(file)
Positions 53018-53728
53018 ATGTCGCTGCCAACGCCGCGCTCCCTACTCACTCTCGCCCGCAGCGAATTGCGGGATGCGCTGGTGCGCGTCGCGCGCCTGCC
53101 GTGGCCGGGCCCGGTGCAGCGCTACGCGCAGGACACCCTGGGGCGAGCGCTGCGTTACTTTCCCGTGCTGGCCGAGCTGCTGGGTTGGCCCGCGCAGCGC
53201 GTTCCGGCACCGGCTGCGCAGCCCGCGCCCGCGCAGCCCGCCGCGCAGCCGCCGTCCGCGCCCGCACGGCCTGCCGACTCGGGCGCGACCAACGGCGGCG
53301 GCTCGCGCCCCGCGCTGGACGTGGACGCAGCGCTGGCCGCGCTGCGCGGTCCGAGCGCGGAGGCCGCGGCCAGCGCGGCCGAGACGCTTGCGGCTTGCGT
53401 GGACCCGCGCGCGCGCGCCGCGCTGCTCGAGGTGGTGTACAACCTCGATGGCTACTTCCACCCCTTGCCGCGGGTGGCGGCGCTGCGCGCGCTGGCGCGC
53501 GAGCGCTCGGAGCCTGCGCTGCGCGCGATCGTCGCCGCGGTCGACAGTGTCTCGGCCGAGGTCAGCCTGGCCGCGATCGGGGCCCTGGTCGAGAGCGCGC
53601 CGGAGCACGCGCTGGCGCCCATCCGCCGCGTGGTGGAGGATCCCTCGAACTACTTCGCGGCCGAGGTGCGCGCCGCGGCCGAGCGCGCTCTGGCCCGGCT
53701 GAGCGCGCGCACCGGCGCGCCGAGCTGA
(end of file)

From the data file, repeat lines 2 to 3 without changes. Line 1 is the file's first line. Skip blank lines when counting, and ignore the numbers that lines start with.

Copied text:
53018 ATGTCGCTGCCAACGCCGCGCTCCCTACTCACTCTCGCCCGCAGCGAATTGCGGGATGCGCTGGTGCGCGTCGCGCGCCTGCC
53101 GTGGCCGGGCCCGGTGCAGCGCTACGCGCAGGACACCCTGGGGCGAGCGCTGCGTTACTTTCCCGTGCTGGCCGAGCTGCTGGGTTGGCCCGCGCAGCGC